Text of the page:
# Asymptotic normality of random vector

If each component of a random vector is asymptotically normal by the central limit theorem (CLT), can anything be said about the asymptotic distribution of the random vector? The components are not independently distributed and the (finite) covariance matrix of the random vector is known.

• To the extent that the elements of your $n$-vector are normal with mean $\mu$, the vector should be approximately $n$-variate normal with means $\mu$ and the known variance-covariance matrix. Jun 29, 2019 at 5:15
• Can you clarify the situation (how the CLT applies)? It's certainly possible to have situations where components are exactly normal and the distribution is not jointly normal, so it's important to be clearer about what the situation is here. Jun 30, 2019 at 3:07
• I have a parameter vector for which I have a vector of unbiased estimators. Each estimator in the latter vector can be expressed as a linear combination of the means of i.i.d. r.v's with finite variances. So by CLT, each estimator is asymptotically normal as the number of observations becomes large. However, these estimators are correlated. I want to know if anything can be said about the asymptotic distribution of the random vector of estimators. Do I have to consider multivariate CLT for a sequence of such vectors ? Jun 30, 2019 at 6:46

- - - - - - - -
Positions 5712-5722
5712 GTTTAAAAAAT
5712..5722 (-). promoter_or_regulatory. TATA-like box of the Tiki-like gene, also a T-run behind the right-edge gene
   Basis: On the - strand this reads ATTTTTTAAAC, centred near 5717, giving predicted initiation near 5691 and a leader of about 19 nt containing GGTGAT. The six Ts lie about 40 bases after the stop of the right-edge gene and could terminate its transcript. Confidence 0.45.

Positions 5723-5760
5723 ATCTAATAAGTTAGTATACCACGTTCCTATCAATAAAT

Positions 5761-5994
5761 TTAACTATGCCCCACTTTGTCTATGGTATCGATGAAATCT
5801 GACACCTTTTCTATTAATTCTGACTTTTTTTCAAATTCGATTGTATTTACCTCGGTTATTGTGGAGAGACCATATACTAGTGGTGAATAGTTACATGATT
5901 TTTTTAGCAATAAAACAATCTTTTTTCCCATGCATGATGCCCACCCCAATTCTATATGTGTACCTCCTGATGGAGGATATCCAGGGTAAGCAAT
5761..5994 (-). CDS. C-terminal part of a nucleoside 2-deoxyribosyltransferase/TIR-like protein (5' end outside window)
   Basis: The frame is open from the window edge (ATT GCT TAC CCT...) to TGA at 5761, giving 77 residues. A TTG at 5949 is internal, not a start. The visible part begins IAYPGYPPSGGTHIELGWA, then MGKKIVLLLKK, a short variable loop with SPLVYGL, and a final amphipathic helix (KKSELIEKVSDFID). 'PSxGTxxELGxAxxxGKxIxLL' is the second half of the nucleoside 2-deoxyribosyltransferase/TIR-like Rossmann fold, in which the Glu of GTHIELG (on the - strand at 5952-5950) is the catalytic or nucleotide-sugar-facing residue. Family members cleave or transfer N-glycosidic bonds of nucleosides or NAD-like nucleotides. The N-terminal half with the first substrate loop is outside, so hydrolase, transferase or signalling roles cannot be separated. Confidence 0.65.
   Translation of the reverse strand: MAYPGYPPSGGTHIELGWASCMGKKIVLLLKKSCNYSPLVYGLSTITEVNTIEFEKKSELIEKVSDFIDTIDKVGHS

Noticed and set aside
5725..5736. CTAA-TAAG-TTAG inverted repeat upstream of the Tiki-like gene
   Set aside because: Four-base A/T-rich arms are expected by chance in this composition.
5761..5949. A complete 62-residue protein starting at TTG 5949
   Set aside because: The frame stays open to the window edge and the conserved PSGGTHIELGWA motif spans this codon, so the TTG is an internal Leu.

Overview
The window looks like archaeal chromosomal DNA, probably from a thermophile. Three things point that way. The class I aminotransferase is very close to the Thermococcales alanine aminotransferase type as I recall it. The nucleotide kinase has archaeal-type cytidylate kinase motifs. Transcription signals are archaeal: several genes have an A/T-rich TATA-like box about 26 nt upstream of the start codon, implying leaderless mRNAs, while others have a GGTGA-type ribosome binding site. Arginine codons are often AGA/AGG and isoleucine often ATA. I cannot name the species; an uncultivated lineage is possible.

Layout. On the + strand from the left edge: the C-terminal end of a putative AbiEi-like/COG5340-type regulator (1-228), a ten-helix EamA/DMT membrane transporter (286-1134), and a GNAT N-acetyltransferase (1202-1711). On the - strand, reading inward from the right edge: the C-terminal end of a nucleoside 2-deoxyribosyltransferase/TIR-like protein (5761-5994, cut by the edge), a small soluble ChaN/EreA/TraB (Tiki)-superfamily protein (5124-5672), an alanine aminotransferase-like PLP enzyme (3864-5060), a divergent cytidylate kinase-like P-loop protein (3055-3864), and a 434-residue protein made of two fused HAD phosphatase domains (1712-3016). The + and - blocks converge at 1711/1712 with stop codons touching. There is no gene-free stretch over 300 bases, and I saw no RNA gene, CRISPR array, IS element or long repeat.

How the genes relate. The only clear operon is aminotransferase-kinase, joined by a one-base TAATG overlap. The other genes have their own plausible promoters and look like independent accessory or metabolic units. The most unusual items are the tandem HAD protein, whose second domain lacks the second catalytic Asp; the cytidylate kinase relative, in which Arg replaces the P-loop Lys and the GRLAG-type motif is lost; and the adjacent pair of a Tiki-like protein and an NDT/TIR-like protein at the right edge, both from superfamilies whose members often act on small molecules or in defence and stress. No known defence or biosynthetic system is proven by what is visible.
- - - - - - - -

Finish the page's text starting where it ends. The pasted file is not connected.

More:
Say you have a bivariate estimator $$\hat \theta = (\hat \theta_1, \hat \theta_2)$$ and

$$\hat \theta_1 = \sum_{i=1}^n a_iX_i \to_d Z_1 \sim N(\theta_1,v_1),\;\;\; \hat \theta_2 = \sum_{i=1}^n b_iX_i\to_d Z_2 \sim N(\theta_1,v_2)$$

then you can apply the Cramer-Wold theorem, namely examine an arbitrary linear combination of $$\hat \theta_1, \hat \theta_2$$, except the zero vector,

$$W = c_1\hat \theta_1 + c_2 \hat \theta_2 = \sum_{i=1}^n (c_1a_i +c_2b_1)X_i$$

If

$$W \to_d c_1Z_1 + c_2Z_2$$

Then the bivariate vector converges to the bivariate Normal distribution.

Comments to the question indicate the interest focuses on random variables that are unbiased linear estimators. Despite this restriction, in order to draw conclusions about the full bivariate distribution of the two estimators (suitably standardized as in the CLT), you need some control over the coefficients in the linear combinations. In short, the answer is "no, not without additional assumptions."

To show why this is, I will construct realistic counterexamples involving unbiased estimators of parameters of a Normal distribution. This requires only a straightforward sequence of computations of expectations and variances, but I'll show the details to make it clear (as well as to expose any assumptions).

Consider the textbook case of estimating the mean $$\mu$$ from a sample $$X_1, \ldots, X_n$$ of a Normal$$(\mu,\sigma)$$ distribution. A good estimator is the sample mean

$$t_n(X_1, \ldots, X_n) = \sum_{i=1}^n \frac{1}{n} X_i$$

which I have written explicitly as a linear combination, using notation that highlights that the coefficients depend on the sample size $$n$$ (of course!).

In the same circumstance we may construct a nontrivial linear estimator of zero by choosing a sequence of coefficients $$c_{n ,i},$$ $$i=1,2,\ldots, n$$ that (a) sum to zero: $$\sum_{i=1}^n c_{n,i}=0$$ and (b) are not all zero so that $$\sum_{i=1}^n c_{n,i}^2 \ne 0.$$ Given a family of such sequences (indexed by the sample size $$n$$), let